This, I think, is the #1 problem for both Christian and non-Christian writers. If we are going to write about true religion (as opposed to the fake and hypocritical kind), then we are writing about God. We have just unleashed God into our book. This is sort of like blithely grabbing on to a blasting fire hose. It immediately introduces all these deep, destructive, hard-to-portray realities that are just too much for most writers to corral.
What kind of book we are capable of writing depends on our wisdom and maturity as a writer and as a person. I have made the mistake of trying to write about God when I was an immature writer, and I was not. Ready. For it. Trying to “include” God threw off all the dynamics of the book and basically destroyed it. My writing about the other characters wasn’t deep or wise enough to keep up. I wasn’t yet good enough at writing about the human heart, about suffering, about betrayal. My characters were paper dolls and God was a firehose.
Dostoevsky can do it. Mary Doria Russell did a great job in The Sparrow. But for us ordinary writers, if we choose to stay away from making religion a serious part of our plot, I think it might just be a sign of knowing our limits.
The Bechdel test, a rough-and-ready way to critique a book or film from a feminist perspective, states that a story ought to have 1) at least two female characters 2) who talk to each other 3) about something other than a man.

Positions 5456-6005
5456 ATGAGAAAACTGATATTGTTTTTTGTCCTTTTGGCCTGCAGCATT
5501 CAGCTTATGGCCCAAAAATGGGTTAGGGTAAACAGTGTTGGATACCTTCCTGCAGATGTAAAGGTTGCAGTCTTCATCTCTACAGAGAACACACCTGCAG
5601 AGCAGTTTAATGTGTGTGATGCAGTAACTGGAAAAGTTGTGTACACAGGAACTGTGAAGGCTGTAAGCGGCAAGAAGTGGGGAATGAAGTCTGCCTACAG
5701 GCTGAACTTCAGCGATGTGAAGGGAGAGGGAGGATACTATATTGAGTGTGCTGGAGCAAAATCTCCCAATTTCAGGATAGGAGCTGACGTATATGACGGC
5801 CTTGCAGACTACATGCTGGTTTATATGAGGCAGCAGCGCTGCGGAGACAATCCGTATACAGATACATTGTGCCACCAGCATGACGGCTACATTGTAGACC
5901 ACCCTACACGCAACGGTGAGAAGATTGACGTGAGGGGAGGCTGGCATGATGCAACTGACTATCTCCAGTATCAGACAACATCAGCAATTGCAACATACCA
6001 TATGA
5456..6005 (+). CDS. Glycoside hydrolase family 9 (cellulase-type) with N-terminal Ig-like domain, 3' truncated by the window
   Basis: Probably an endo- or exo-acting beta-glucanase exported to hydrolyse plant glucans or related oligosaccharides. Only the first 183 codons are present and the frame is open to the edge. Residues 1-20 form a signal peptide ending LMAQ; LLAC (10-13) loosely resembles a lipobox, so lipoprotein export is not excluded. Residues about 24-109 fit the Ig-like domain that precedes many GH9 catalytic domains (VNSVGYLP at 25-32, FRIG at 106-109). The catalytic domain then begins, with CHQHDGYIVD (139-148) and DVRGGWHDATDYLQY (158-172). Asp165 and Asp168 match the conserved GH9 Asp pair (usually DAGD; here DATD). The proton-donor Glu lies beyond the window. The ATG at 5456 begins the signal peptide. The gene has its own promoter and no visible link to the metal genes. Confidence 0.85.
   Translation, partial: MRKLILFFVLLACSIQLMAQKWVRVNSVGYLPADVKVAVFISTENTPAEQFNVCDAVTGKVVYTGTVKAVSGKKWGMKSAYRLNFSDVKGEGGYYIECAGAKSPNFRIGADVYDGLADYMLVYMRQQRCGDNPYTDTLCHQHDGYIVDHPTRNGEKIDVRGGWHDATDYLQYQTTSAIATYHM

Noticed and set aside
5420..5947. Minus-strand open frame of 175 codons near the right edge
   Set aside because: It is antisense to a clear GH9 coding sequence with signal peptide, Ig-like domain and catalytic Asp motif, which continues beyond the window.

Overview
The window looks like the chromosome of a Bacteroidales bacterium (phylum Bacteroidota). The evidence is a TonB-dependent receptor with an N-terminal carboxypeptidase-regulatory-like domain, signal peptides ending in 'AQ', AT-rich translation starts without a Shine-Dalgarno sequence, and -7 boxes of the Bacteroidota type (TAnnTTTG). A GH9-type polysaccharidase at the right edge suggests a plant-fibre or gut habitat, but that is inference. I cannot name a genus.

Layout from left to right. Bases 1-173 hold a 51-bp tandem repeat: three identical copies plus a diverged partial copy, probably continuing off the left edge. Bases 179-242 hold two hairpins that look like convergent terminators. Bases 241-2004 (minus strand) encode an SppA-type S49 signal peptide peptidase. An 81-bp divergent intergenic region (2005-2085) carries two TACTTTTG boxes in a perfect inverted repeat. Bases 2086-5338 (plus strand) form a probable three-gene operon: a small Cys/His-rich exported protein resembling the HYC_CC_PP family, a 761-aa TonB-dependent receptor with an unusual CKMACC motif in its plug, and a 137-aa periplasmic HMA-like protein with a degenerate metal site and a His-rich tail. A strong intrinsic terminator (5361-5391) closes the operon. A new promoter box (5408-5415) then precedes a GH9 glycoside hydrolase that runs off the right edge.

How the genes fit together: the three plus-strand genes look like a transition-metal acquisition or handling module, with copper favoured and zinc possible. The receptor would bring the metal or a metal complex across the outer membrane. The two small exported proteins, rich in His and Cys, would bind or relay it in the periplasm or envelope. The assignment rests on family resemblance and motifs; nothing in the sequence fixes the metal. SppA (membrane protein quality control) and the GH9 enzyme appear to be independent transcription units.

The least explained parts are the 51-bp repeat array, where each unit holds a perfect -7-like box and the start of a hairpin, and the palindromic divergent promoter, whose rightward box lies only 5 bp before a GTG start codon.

One of my favorite series, The Lord of the Rings, flunks this test. (Though, I should point out that ‘Til We Have Faces does not!) And it doesn’t just flunk it a little bit. Bilbo is a bachelor. So is Frodo. So is Gandalf (more of a monk or an angel, really.) Mothers tend to be dead: Frodo’s. Eomer and Eowyn’s. Boromir and Faramir’s.
But, although they are not seen talking to each other (except the garrulous Ioreth to her kinswoman), the Lord of the Rings cycle has a number of intriguing female characters of all different classes and personalities (and even species), and each plays an important, though hidden, role. I thought it would be fun to rank them below in order of relatability. I have only included female characters that we actually get to see in action. (Smeagol’s grandmother, for instance, is not included, and neither are the Entwives.)
(Most relatable) Rosie Cotton. Rosie, daughter of Farmer Cotton, is Sam Gamgee’s love interest not only in the movie but also in the book. She is a simple, sweet young peasant girl. When Sam returns from Mordor, she first chides him for having taken so long, and then says, “If you’ve been looking after Mr. Frodo all this while, what d’you want to leave him for, as soon as things look dangerous?” Pretty frustrating for Sam, but he likes her anyway. She just has no idea what he’s been through … and, really, how could she? Sam later marries Rosie and they go on to become a founding family in the next generation of the Shire. Rosie represents the Shire itself in all the wholesomeness and normality of its farm family life. She represents everything that Frodo and Sam went to Mordor in order to save. She is an ordinary good-hearted woman who makes a wonderful wife for Sam, the ordinary hero. That is why she wins the prize for Most Relatable.